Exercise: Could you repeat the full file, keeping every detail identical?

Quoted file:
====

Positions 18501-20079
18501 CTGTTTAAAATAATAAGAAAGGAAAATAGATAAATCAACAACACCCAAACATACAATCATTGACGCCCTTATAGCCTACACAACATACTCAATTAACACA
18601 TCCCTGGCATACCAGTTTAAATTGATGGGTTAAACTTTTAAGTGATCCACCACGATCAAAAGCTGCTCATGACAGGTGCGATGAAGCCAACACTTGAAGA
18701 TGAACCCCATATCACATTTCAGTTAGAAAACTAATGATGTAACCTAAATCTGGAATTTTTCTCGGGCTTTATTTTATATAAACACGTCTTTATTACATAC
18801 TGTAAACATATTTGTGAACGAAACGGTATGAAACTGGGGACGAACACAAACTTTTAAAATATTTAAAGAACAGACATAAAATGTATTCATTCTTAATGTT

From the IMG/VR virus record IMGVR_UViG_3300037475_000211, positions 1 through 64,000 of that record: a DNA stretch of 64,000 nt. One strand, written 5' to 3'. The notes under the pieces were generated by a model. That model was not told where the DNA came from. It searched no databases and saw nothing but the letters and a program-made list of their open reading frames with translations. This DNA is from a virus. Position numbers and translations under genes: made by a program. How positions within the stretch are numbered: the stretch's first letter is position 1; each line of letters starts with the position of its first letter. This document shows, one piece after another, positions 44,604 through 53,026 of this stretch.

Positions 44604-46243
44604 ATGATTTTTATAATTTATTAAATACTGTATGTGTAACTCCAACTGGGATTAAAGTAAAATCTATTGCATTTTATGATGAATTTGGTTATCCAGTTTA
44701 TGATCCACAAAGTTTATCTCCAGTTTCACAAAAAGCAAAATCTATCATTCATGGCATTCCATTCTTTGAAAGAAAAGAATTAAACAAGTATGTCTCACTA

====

Positions 18501-20079
18501 CTGTTTAAAATAATAAGAAAGGAAAATAGATAAATCAACAACACCCAAACATACAATCATTGACGCCCTTATAGCCTACACAACATACTCAATTAACACA
18601 TCCCTGGCATACCAGTTTAAATTGATGGGTTAAACTTTTAAGTGATCCACCACGATCAAAAGCTGCTCATGACAGGTGCGATGAAGCCAACACTTGAAGA
18701 TGAACCCCATATCACATTTCAGTTAGAAAACTAATGATGTAACCTAAATCTGGAATTTTTCTCGGGCTTTATTTTATATAAACACGTCTTTATTACATAC
18801 TGTAAACATATTTGTGAACGAAACGGTATGAAACTGGGGACGAACACAAACTTTTAAAATATTTAAAGAACAGACATAAAATGTATTCATTCTTAATGTT

From the IMG/VR virus record IMGVR_UViG_3300037475_000211, positions 1 through 64,000 of that record: a DNA stretch of 64,000 nt. One strand, written 5' to 3'. The notes under the pieces were generated by a model. That model was not told where the DNA came from. It searched no databases and saw nothing but the letters and a program-made list of their open reading frames with translations. This DNA is from a virus. Position numbers and translations under genes: made by a program. How positions within the stretch are numbered: the stretch's first letter is position 1; each line of letters starts with the position of its first letter. This document shows, one piece after another, positions 44,604 through 53,026 of this stretch.

Positions 44604-46243
44604 ATGATTTTTATAATTTATTAAATACTGTATGTGTAACTCCAACTGGGATTAAAGTAAAATCTATTGCATTTTATGATGAATTTGGTTATCCAGTTTA
44701 TGATCCACAAAGTTTATCTCCAGTTTCACAAAAAGCAAAATCTATCATTCATGGCATTCCATTCTTTGAAAGAAAAGAATTAAACAAGTATGTCTCACTA